Oct 11, 2014

28th Sunday: You are Invited

Everything is ready - come to the feast

Is 25: 6-10a
Phil 4: 12-14, 19-20
Mt 22: 1-14

Weddings are happy events.  In our present American culture the wedding industry has become a billion dollar business.  For some it’s all about the presentation, the venue, the clothing, the flowers, the food, the photographer, the guest list, the music.  The exorbitant amounts of money, in excess of $20,000 is not unheard of.

Now we priests could easily write a book about the weirdness and the beauty of what we have all seen in Church weddings. One wedding I had a number of years ago was a beautiful, very Catholic nuptial Mass with about 300 guests.  All was plannedwell, the bride and groom and the parents were proud and all the guests felt welcome.

You would think that everything would be as perfect as possible.  Until, you met the Best Man.  Without telling anyone, including myself, he had secretly planned a surprise to happen during the ceremony. As I moved to the blessing of rings, he pointed, I looked up and here comes an Elvis impersonator, down the middle isle, shiny pants, thick hair and all, who presented the rings right into my hand! Without a word, he was gone and I stood there with my mouth open as the Church broke into laughter.  However, if looks could kill I hope the best man got a good look at the Bride and her parents. What happened after the wedding? Use your imagination on this one

Still, of all the details that go into creating a wedding celebration, the one which seems to cause the most stress is who to invite. Invitations are sent hoping that everyone is included and no one suffers hurt feelings. Where to hold the actual nuptials is also a serious consideration.  There is a very good reason why Catholic weddings are held only in the sacred space of the Church even if Elvis decides to visit.     

Where, who comes and what to eat and drink are basic to a memorable wedding celebration whether it is over the top in its planning or simple and meaningful. 

In our readings this Sunday the prophet Isaiah speaks of a “feast of rich food and choice wines, juicy rich foods and pure, choice wines . . .” It is God himself, the Lord of hosts, who has prepared this banquet for us.  God is the center of the banquet. He is the one who has prepared the meal and the one who extends his invitation to anyone who would accept it.  

In the Gospel of Matthew Jesus once again shares a story with the chief priests and elders of the people. “The kingdom of heaven” is likened to a king who prepares a sumptuous wedding feast.  All sounds delightful, delicious and merry.

Like any wedding the guest list is very important and in this story it changes over time.  One would think that anyone would be honored to be invited to a royal wedding feast.  Some people would do anything for such an honor.  Yet, those first invited refused to come. Despite the royal invitation some refused other found themselves just too busy to come. How unusual that sounds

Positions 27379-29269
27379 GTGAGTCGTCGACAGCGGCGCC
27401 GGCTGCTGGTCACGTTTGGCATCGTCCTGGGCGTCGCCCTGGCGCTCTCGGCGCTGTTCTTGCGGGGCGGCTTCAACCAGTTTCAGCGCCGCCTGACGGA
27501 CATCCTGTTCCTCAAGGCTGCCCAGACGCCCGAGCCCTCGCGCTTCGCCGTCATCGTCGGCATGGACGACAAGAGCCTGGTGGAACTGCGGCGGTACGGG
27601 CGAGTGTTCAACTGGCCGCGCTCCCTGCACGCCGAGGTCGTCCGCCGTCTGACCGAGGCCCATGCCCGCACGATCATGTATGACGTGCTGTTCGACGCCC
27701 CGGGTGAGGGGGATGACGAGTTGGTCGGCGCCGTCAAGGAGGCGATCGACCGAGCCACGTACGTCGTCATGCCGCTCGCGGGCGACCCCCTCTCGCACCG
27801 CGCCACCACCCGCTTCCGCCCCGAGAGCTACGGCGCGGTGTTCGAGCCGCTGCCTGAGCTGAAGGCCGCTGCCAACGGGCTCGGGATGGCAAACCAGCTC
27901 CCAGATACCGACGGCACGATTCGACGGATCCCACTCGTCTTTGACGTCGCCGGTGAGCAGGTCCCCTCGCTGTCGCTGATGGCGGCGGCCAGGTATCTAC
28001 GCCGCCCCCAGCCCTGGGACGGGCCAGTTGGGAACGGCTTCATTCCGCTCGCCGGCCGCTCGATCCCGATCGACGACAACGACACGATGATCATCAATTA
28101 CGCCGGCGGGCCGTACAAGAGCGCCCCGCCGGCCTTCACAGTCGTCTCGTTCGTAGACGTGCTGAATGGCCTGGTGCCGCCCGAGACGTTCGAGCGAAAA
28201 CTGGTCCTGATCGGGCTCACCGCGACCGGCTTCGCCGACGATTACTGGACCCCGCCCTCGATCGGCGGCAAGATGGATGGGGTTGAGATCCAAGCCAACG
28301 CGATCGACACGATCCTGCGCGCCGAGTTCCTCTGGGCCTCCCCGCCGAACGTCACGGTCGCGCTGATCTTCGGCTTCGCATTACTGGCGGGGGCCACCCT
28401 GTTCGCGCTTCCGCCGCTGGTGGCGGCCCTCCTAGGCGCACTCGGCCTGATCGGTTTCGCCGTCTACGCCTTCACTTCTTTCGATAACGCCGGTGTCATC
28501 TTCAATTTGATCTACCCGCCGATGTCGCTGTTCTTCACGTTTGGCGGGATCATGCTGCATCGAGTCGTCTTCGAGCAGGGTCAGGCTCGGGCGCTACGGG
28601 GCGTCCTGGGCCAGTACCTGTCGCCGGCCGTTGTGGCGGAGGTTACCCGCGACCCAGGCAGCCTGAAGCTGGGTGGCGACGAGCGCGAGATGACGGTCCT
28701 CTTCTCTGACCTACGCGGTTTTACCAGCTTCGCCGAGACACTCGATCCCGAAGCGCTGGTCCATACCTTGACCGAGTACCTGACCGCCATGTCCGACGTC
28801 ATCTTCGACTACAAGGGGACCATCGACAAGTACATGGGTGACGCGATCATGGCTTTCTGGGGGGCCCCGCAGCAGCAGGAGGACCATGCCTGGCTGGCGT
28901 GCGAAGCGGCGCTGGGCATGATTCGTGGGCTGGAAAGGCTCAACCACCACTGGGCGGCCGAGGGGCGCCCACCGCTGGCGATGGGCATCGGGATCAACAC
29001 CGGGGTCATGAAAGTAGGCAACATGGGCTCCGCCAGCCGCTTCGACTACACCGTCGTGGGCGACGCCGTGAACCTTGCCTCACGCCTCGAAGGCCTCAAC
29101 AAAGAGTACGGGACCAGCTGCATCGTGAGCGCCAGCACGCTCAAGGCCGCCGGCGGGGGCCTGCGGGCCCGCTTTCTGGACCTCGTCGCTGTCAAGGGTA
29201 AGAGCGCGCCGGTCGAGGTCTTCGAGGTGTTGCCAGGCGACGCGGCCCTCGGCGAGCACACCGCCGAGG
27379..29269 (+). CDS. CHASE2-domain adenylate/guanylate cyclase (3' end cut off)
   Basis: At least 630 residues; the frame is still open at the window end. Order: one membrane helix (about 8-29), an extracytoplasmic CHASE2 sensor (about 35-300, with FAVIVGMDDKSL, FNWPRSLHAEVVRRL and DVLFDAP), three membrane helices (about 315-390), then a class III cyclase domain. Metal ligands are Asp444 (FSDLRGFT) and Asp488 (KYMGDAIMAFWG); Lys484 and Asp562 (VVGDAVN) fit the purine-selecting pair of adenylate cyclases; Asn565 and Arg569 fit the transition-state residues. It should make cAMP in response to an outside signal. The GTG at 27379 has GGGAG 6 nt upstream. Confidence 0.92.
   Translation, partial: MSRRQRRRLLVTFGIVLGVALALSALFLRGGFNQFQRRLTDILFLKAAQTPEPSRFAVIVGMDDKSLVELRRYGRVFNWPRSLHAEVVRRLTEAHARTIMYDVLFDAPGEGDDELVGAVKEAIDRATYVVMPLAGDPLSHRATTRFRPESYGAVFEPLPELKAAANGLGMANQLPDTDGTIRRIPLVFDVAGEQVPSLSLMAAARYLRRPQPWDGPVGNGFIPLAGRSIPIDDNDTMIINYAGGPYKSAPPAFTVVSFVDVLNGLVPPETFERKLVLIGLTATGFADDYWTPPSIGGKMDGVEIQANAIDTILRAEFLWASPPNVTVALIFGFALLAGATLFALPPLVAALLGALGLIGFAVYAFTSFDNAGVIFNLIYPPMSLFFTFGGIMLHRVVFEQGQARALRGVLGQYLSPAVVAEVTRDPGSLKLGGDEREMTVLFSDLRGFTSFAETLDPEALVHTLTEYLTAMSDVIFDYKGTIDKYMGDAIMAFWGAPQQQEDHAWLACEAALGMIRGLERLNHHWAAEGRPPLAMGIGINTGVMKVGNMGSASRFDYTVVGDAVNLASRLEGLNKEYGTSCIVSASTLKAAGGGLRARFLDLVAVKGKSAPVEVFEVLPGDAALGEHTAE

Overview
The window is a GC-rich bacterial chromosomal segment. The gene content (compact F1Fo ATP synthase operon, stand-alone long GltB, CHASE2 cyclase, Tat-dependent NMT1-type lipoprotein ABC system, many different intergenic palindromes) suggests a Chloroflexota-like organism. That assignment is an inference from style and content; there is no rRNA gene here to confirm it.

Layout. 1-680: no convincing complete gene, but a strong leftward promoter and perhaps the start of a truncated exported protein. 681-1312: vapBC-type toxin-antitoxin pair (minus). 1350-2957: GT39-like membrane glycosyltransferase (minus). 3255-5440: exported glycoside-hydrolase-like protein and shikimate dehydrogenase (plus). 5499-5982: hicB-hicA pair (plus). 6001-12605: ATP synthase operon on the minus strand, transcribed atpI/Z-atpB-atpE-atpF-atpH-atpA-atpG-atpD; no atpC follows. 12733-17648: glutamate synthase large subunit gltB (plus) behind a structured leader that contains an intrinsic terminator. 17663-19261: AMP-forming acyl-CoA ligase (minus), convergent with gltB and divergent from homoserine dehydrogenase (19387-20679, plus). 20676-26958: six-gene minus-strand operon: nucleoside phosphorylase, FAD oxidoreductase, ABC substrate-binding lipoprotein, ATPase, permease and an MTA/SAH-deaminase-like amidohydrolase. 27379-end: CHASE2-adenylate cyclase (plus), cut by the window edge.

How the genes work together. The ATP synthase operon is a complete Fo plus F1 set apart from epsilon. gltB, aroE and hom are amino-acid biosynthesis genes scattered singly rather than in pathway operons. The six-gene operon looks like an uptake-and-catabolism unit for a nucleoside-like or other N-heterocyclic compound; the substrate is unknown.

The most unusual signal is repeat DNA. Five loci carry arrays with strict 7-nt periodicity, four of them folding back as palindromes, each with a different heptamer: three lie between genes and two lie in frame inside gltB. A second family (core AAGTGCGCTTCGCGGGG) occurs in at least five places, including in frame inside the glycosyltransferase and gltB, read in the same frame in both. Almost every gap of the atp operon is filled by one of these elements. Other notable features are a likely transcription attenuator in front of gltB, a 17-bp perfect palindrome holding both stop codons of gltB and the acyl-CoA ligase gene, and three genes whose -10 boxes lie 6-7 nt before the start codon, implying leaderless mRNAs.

So, the king sent servants into the by ways and highways to invite everyone both the bad and the good. The wedding hall was filled, the party began, and the very generous king arrived.  One would think that wedding attire would not be an issue considering where the servants went to fill the hall with guests but the king spots a guest “without a wedding garment.” That person is treated harshly and eventually thrown out of the banquet! 

Yet, that garment is somewhat key to understanding that although the invitation offered by God (the King) is not only generous and merciful there is still a caveat about our willingness to embrace and to live by the Gospel. We are invited to conversion; to set ourselves in a new direction and to return to the mark the Gospel shows us. In a real sense the “wedding garment” is a symbol of the white baptismal garment we all received or were clothed in at the moment of our baptism.

The color white represents cleanliness, the washing away of the stain of original sin, and more than anything else the new direction of our lives and the call to holiness that we are all invited to share in.

Maybe an interesting question that we must all ask is why we are here.  The readings both from Isaiah and from Matthew about this feast carry a clear mood of great joy.  The king has prepared a feast for everyone and wants to share his joy with those who accept the invitation.

That feast is a sign of both our Christian faith and the joy of sharing in the Eucharist.  Are we joyful Christians?  Are we here just out of obligation or do we come because we truly want to keep our lives directed in the ways of the Gospel?  

So, the feast is ready, the invitations have gone out and the challenge is given to us to take seriously our faith and to strive to keep washing that wedding garment of our baptism. If so, enjoy the party! 
May your grace, O Lord, we pray,
at all times go before us and follow after
and make us always determined
to carry out good works.
(Collect for Sunday)